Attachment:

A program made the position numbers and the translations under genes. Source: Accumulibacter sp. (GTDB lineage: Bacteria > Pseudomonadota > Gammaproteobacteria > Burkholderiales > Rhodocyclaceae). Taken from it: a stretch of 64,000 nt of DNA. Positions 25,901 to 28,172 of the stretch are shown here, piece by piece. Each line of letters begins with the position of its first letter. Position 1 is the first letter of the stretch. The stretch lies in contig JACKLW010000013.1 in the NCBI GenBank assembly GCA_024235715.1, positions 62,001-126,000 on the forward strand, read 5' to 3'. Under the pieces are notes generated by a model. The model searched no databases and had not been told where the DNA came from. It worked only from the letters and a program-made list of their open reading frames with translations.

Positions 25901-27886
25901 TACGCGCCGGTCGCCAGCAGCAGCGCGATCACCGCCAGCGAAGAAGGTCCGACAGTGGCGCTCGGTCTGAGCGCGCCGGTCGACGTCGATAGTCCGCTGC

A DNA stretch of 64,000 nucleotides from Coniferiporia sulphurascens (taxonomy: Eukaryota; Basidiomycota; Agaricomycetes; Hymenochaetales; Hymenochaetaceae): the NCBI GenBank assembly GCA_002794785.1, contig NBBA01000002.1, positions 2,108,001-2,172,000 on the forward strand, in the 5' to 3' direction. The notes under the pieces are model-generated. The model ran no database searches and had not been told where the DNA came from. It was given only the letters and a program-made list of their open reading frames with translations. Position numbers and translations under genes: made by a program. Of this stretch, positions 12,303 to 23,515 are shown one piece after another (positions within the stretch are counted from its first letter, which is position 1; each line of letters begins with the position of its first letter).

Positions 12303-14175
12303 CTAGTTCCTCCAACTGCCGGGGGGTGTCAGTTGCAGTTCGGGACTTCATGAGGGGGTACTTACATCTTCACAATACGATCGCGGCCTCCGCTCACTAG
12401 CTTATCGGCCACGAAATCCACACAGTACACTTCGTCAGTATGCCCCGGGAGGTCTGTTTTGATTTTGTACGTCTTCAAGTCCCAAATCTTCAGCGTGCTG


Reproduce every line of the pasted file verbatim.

A program made the position numbers and the translations under genes. Source: Accumulibacter sp. (GTDB lineage: Bacteria > Pseudomonadota > Gammaproteobacteria > Burkholderiales > Rhodocyclaceae). Taken from it: a stretch of 64,000 nt of DNA. Positions 25,901 to 28,172 of the stretch are shown here, piece by piece. Each line of letters begins with the position of its first letter. Position 1 is the first letter of the stretch. The stretch lies in contig JACKLW010000013.1 in the NCBI GenBank assembly GCA_024235715.1, positions 62,001-126,000 on the forward strand, read 5' to 3'. Under the pieces are notes generated by a model. The model searched no databases and had not been told where the DNA came from. It worked only from the letters and a program-made list of their open reading frames with translations.

Positions 25901-27886
25901 TACGCGCCGGTCGCCAGCAGCAGCGCGATCACCGCCAGCGAAGAAGGTCCGACAGTGGCGCTCGGTCTGAGCGCGCCGGTCGACGTCGATAGTCCGCTGC

A DNA stretch of 64,000 nucleotides from Coniferiporia sulphurascens (taxonomy: Eukaryota; Basidiomycota; Agaricomycetes; Hymenochaetales; Hymenochaetaceae): the NCBI GenBank assembly GCA_002794785.1, contig NBBA01000002.1, positions 2,108,001-2,172,000 on the forward strand, in the 5' to 3' direction. The notes under the pieces are model-generated. The model ran no database searches and had not been told where the DNA came from. It was given only the letters and a program-made list of their open reading frames with translations. Position numbers and translations under genes: made by a program. Of this stretch, positions 12,303 to 23,515 are shown one piece after another (positions within the stretch are counted from its first letter, which is position 1; each line of letters begins with the position of its first letter).

Positions 12303-14175
12303 CTAGTTCCTCCAACTGCCGGGGGGTGTCAGTTGCAGTTCGGGACTTCATGAGGGGGTACTTACATCTTCACAATACGATCGCGGCCTCCGCTCACTAG
12401 CTTATCGGCCACGAAATCCACACAGTACACTTCGTCAGTATGCCCCGGGAGGTCTGTTTTGATTTTGTACGTCTTCAAGTCCCAAATCTTCAGCGTGCTG